Break Even Point - Analysis of Survival During Tough Times

Would You Know If You Are Losing Money During Low Business Volumes?

By S. Lakshmi Narasimhan Founder, Ignite Insight LLC | April 05, 2015

Business owners are obsessed with revenue generation and profit retention and hospitality stake holders are no exception. A sustained stream of profitability is what these investors like best. And so management has its work cut out. The problem is unless management is clued in on the direction their enterprise is taking, often, they are confronted with nasty surprises. One of the most critical pieces of information for management on their business performance is whether they are "losing money" as the often-ambiguous term goes. But knowing this is easier said than done. Enter the principle of break even.

What is Break Even Point?

If profitability is the holy grail of business performance, then keeping it sustained becomes the paramount goal. However, a key point often overlooked is how you will recognize if you are losing money. Here losing money is used in the context of determining whether you are on path for profits or are likely to suffer losses.

Losses can be roughly called: Revenues minus expenses, when expenses are higher than revenues. How is this related to the break-even concept? Break even broadly measures at what level of business volume in your operation do your revenues equal expenses. Why is this so important?

One of the most fundamental of concepts in performance measurement in general and profitability in particular is determining at what level of the capacity does the operation break even - that is, revenues and expenses are level. This is simply because, the higher the level of capacity an operation breaks even, the less the potential for future profits there is.

Let us use an illustration:

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Eco-Friendly Practices: Corporate Social Responsibility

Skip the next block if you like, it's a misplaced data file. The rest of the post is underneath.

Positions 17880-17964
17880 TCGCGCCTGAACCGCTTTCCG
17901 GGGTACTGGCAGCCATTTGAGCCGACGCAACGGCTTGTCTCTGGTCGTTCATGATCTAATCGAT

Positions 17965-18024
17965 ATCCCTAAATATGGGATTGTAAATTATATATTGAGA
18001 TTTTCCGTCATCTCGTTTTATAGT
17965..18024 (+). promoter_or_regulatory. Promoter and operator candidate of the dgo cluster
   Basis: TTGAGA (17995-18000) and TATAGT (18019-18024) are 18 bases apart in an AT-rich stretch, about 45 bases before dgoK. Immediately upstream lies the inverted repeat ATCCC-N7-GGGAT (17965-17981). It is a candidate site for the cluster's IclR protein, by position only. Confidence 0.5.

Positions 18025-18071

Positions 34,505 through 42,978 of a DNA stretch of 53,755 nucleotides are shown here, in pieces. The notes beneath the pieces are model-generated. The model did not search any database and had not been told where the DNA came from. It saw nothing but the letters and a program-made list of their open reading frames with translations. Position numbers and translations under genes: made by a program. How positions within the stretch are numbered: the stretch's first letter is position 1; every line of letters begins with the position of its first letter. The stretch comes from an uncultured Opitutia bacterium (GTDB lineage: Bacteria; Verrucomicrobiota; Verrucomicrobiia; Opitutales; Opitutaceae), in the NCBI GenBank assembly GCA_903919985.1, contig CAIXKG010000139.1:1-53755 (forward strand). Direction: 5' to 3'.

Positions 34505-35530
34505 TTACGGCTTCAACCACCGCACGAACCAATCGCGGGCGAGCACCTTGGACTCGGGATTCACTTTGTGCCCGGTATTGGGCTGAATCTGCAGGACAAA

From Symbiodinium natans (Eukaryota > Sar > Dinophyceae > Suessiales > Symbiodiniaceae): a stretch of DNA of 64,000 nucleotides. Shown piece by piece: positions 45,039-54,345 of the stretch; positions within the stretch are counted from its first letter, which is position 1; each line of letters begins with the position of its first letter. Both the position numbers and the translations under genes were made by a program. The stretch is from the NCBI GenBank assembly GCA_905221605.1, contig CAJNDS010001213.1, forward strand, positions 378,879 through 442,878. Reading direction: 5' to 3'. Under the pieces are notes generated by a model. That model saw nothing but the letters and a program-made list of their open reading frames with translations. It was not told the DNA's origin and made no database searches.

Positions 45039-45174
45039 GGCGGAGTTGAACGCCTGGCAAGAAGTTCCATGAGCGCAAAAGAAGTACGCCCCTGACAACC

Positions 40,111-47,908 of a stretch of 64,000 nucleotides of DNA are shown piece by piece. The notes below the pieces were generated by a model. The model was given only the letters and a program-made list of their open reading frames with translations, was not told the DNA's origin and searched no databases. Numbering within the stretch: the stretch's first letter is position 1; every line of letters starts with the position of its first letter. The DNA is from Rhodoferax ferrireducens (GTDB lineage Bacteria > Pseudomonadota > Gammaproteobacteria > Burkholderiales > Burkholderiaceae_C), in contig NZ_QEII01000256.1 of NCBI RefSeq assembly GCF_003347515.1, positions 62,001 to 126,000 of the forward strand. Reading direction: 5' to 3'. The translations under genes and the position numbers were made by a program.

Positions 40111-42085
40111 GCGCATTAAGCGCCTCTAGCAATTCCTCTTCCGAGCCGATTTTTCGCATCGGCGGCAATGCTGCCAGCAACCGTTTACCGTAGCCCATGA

The hotel industry has undertaken a long-term effort to build more responsible and socially conscious businesses. What began with small efforts to reduce waste - such as paperless checkouts and refillable soap dispensers - has evolved into an international movement toward implementing sustainable development practices. In addition to establishing themselves as good corporate citizens, adopting eco-friendly practices is sound business for hotels. According to a recent report from Deloitte, 95% of business travelers believe the hotel industry should be undertaking “green” initiatives, and Millennials are twice as likely to support brands with strong management of environmental and social issues. Given these conclusions, hotels are continuing to innovate in the areas of environmental sustainability. For example, one leading hotel chain has designed special elevators that collect kinetic energy from the moving lift and in the process, they have reduced their energy consumption by 50%  over conventional elevators. Also, they installed an advanced air conditioning system which employs a magnetic mechanical system that makes them more energy efficient. Other hotels are installing Intelligent Building Systems which monitor and control temperatures in rooms, common areas and swimming pools, as well as ventilation and cold water systems. Some hotels are installing Electric Vehicle charging stations, planting rooftop gardens, implementing stringent recycling programs, and insisting on the use of biodegradable materials. Another trend is the creation of Green Teams within a hotel's operation that are tasked to implement earth-friendly practices and manage budgets for green projects. Some hotels have even gone so far as to curtail or eliminate room service, believing that keeping the kitchen open 24/7 isn't terribly sustainable. The May issue of the Hotel Business Review will document what some hotels are doing to integrate sustainable practices into their operations and how they are benefiting from them.